> persuasive reason why Java does not allow dynamic resizing of arrays.


    Having thought more about it, I suspect that the problem is that there is no
    safe /and/ fast way of allowing multi-threaded access to an array which can
    change size.

    If you get the threading wrong for accessing an array of fixed size, then all
    that happens is that your application reads the wrong data. If the code that
    is checking the array bounds uses a stale size value, then you can break
    security and/or crash the JVM. The latter possibilities -- not unreasonably --
    are considered unreasonable ;-)

    -- chris
     
    Chris Uppal, Jan 16, 2006
    #9
  10. Roedy Green

    Chris Uppal Guest

    Mike Schilling wrote:

    > new String(Reader rdr, int maxLength)


    One problem with that is that it creates a dependency from the -- very core --
    String class to the -- rather non-core -- IO classes. I think that would be
    undesirable, even though your proposed methods otherwise make a lot of sense.

    (Incidentally, I've just realised that similar thinking may underlie the
    absence of a form of String.split() which takes a compiled regexp rather than a
    String.)

    It's a bit awkward really. It would be nice to have such things, but when (a)
    Java lacks "open" classes, and (b) String is declared final, there's not a lot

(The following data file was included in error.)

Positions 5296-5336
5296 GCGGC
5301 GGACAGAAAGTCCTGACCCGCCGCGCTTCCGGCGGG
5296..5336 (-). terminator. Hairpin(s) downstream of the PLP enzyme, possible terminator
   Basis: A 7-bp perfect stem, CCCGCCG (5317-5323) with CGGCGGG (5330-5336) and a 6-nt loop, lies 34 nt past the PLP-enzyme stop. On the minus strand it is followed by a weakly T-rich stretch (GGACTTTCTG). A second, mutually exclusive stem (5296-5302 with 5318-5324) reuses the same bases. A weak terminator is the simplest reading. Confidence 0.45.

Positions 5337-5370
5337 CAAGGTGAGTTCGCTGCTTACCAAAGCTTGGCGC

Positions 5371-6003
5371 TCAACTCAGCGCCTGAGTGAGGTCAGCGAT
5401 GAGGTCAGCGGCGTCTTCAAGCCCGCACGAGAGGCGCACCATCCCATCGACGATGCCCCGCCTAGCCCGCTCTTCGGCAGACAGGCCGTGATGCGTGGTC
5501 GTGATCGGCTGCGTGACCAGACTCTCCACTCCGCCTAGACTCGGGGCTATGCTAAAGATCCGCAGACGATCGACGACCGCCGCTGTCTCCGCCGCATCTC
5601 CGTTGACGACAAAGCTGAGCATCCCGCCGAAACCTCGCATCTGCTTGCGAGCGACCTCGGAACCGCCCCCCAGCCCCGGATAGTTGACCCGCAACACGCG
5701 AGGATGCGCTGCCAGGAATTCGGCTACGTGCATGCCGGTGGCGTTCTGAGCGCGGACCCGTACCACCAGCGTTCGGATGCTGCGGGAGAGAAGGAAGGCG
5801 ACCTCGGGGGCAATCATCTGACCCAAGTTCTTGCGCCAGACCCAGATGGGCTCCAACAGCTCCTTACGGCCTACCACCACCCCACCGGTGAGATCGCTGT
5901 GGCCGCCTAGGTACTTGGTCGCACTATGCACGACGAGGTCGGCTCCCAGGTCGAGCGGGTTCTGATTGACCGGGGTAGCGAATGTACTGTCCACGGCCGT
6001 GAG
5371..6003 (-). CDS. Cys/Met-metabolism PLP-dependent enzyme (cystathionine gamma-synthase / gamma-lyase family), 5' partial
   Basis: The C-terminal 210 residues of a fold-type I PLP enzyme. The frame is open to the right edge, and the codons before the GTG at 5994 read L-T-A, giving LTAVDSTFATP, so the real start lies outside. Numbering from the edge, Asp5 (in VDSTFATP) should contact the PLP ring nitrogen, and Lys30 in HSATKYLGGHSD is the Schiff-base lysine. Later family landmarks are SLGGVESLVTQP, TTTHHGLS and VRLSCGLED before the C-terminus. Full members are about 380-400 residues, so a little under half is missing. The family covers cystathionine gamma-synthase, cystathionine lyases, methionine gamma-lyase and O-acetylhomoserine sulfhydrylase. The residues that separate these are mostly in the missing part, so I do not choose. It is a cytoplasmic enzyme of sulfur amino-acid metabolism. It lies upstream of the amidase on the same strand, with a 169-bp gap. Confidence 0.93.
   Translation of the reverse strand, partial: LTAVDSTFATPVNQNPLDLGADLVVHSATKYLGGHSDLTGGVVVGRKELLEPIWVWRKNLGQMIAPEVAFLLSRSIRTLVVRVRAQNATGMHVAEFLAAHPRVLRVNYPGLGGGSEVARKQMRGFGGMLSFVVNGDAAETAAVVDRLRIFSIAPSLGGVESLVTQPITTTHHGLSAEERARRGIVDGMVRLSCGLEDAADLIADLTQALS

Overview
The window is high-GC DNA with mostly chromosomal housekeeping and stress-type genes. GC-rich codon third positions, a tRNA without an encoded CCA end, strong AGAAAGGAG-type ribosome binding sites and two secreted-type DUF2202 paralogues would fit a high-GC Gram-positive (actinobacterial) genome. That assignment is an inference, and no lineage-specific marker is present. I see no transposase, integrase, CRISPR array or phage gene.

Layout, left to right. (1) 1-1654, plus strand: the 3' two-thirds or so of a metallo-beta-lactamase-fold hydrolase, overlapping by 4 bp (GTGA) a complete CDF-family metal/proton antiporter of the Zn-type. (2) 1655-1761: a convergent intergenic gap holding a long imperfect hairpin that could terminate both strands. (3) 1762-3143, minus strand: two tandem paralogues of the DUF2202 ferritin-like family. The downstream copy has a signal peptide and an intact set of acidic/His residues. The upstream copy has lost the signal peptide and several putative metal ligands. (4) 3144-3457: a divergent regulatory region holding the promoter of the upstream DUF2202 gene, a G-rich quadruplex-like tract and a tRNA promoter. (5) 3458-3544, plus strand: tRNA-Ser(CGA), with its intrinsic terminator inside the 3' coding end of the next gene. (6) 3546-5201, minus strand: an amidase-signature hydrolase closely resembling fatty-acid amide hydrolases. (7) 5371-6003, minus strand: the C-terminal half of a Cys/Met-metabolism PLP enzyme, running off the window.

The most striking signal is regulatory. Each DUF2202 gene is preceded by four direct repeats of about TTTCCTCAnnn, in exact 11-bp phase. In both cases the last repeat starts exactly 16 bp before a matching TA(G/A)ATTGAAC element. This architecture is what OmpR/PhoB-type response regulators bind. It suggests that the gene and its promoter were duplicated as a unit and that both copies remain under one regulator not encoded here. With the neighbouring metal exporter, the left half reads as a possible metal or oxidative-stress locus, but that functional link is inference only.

a room for manoeuvre.

    It would be nice to create alternative kinds of String with different internal
    implementations -- such as using a UTF-32 or UTF-8 encoding internally, or
    using a variable-sized collection of char[] arrays to hold their data. Sadly
    we cannot. I don't think that making String final was such a silly idea /at
    the time/ but in retrospect I think it was an unfortunate choice.

    -- chris
     
    Chris Uppal, Jan 16, 2006
    #10
  11. Chris Uppal wrote:
    > Mike Schilling wrote:
    >
    >> new String(Reader rdr, int maxLength)

    >
    > One problem with that is that it creates a dependency from the --
    > very core -- String class to the -- rather non-core -- IO classes.
    > I think that would be undesirable, even though your proposed methods
    > otherwise make a lot of sense.


    Totally agree.

    > (Incidentally, I've just realised that similar thinking may underlie
    > the absence of a form of String.split() which takes a compiled regexp
    > rather than a String.)


    Yeah, likely.

    > It's a bit awkward really. It would be nice to have such things, but
    > when (a) Java lacks "open" classes, and (b) String is declared final,
    > there's not a lot a room for manoeuvre.


    That's an euphemism. :)

    > It would be nice to create alternative kinds of String with different
    > internal implementations -- such as using a UTF-32 or UTF-8 encoding
    > internally, or using a variable-sized collection of char[] arrays to
    > hold their data. Sadly we cannot. I don't think that making String
    > final was such a silly idea /at the time/ but in retrospect I think
    > it was an unfortunate choice.


    I'm not so sure. After all, what's the advantage of subclassing String
    when there's CharSequence? Granted, it came in quite late and quite some